I think you may be confused. App updates come from Google Play, and that old device getting an update to one of your 10 apps would be part of the Google Play count.
  • Reply 90 of 186
    droidftwdroidftw Posts: 1,009member
    Quote:
    Originally Posted by Marvin View Post



    If it just came out then that would be why. Previous incarnations that have been manually injected into apps will have bypassed bouncer too but they won't show up in malware tests until they know what to check for.

     

    Dendroid may have just came out, but the code is more then likely not new.  Symantec states that Dendroid is likely based on AndroRAT which is a tool that's been around for quite awhile and is barely even useable anymore.  There's a very real chance that this $300 price won't get you the great lifetime of customer service, updates and support for all ones skid needs like what is advertised (a shock, I know) and instead is old code repackaged to scam wannabe haxorz out of their money.



    EDIT:  I just noticed that DED left out the graphic that I'm referring to.  Here it is.

     

  • Reply 91 of 186
    Quote:

    Originally Posted by Dick Applebaum View Post





    You dasen't correct Corrections!



    I shan't warn you again!

     

    Their They're now!

  • Reply 92 of 186
    Quote:
    Originally Posted by Gatorguy View Post





    I think you may be confused. App updates come from Google Play, and that old device getting an update to one of your 10 apps would be part of the Google Play count.

     

    No, you're the one who's confused. I'll make it really simple for you:

     

    - Google used to count a device whenever the device checked in with Google (for example, to look for updates).

    - Google now only counts devices when a user specifically visits the Play store (like browsing for Apps).

     

    From Google's announcement when they made the change:

     

    Quote:

    The new device dashboards are based on the devices of users who visit the Google Play Store (rather than devices that have checked-in to Google servers). As a result, the dashboards more accurately reflect the users most engaged in the Android and Google Play ecosystem—and thus most likely to download and use your apps.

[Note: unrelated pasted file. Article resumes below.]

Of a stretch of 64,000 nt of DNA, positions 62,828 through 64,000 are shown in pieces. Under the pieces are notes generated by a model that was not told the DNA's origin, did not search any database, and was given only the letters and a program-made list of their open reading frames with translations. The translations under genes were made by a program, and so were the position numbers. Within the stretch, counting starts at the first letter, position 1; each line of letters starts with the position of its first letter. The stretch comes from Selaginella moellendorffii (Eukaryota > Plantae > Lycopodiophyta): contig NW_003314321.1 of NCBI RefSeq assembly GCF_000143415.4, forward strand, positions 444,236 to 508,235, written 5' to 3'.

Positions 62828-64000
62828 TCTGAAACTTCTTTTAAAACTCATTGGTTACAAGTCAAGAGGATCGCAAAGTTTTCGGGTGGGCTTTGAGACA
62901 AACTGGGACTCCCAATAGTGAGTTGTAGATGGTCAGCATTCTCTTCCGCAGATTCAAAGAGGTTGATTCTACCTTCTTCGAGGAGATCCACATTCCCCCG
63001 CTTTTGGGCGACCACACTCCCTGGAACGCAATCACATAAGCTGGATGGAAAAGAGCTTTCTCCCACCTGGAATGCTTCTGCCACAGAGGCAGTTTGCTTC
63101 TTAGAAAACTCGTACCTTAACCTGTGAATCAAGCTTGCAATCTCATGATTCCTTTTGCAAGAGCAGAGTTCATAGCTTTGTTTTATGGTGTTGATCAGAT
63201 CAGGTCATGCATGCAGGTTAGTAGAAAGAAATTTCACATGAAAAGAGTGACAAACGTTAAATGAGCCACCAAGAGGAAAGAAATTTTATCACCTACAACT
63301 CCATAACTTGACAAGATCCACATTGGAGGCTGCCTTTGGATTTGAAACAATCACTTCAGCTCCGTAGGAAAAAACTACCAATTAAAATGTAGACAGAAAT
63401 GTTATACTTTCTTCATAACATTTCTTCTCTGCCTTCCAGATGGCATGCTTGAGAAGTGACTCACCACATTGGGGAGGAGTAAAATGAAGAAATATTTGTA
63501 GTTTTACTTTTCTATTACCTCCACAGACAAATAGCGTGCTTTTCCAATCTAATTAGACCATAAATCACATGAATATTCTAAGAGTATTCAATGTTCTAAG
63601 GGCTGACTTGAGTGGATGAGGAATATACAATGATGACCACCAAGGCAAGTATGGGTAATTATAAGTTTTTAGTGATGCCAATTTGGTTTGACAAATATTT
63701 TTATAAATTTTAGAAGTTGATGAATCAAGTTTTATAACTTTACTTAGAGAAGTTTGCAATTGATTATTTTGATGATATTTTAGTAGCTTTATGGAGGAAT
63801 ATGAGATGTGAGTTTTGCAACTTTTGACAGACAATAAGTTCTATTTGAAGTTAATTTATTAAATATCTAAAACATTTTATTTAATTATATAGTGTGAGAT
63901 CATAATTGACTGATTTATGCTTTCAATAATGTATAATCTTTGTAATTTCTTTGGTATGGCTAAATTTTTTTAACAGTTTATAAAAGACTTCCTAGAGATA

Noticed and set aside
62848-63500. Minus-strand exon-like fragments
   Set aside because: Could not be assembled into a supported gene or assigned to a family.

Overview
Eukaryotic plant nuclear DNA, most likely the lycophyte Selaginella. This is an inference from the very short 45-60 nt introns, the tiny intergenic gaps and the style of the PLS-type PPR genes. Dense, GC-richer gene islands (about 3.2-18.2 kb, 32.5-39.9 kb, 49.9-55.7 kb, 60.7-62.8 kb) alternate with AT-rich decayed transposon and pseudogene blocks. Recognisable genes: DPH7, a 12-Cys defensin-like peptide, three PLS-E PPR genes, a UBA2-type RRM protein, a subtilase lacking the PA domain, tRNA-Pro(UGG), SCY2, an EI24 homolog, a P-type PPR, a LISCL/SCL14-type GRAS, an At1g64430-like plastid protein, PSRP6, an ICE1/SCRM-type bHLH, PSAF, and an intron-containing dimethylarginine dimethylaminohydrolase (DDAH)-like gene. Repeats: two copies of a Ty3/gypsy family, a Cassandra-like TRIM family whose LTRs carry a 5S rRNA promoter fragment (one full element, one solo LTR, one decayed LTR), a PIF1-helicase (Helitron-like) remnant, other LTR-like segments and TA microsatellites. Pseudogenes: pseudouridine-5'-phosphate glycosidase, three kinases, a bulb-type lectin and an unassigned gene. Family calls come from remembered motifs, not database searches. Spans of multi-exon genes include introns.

This was all explained back when they made the change. As I stated above, your phone can get updates and still not get counted. Updates are not a user-initiated action. Updates are also no use to developers to see who's actually shopping for and buying Apps.

  • Reply 93 of 186
    georgeip5georgeip5 Posts: 225member
    DONT TELL ANDROID USERS JUST TO F*CK WTH THEM
  • Reply 94 of 186
    droidftwdroidftw Posts: 1,009member
    Quote:
    Originally Posted by EricTheHalfBee View Post

     

     

    Android apps that were initially installed thru the Play Store (or ones that come preinstalled) get updated thru the Play Store.  I can't tell if you're aware of that by your post.  Apps don't directly update themselves in the background outside of the Play Store.  Facebook once tried to go that route and they were quickly put in their place by Google.

     

    However, you seem pretty sure that Android apps do update themselves outside of the Play Store and without any user-initiated actions.  This is not normal native behavior for either the Android OS or Android apps.  May I ask if you own an Android device that does this and which one it is?  Also, which app(s) do this on that device?

  • Reply 95 of 186
    comleycomley Posts: 139member
    Android has improved over the years !

    I believe in Apple ecosystem and touchwood I haven't had any viruses !!
  • Reply 96 of 186
    larry9larry9 Posts: 15member
    I guess this editorial passes as news in a corporate PP rag.
  • Reply 97 of 186
    cnocbuicnocbui Posts: 3,613member
    Quote:

    Originally Posted by Benjamin Frost View Post



    Heh—be funny if it were called DEDroid. image



    Not as funny or apropos as if DED changed his byline to Chicken Little.

  • Reply 98 of 186
    chipsychipsy Posts: 287member
    This must be one of the more desperate DED articles to date. Very selective quoting and a serious exaggeration of the actual danger. How about these quotes from the same sources:
    "Malicious apps are still found from time to time on Google Play, but they’re usually quickly removed."

    "While [B]malware distribution on Android is harder to scale than on Windows[/B][B], because Google has gotten much better at policing the Google Play store in recent years[/B], there are variety of techniques that attackers can and have used to trick users into installing malicious apps on their devices. These techniques include distributing malicious apps through [B]third-party app stores[/B] that are very popular in certain markets like China or Russia, using [B]Windows malware to inject rogue messages into Web browsing sessions[/B] to claim the rogue apps are associated with trusted sites like online banking ones, and even [B]selling phones with trojanized apps pre-installed[/B] on them.

    And the Bouncer evading is unproven:
    "they [B]claim[/B] that the new RAT contains techniques to bypass detection by Bouncer, Google Play’s automated malware scanner, and other anti-virus programs. However, [B]it’s not clear how effective those alleged techniques actually are[/B]."
    Yet DED makes it sound as a certainty.

    "[B]We only detected a single application infected with Dendroid and it has already been removed[/B] from the Play Store"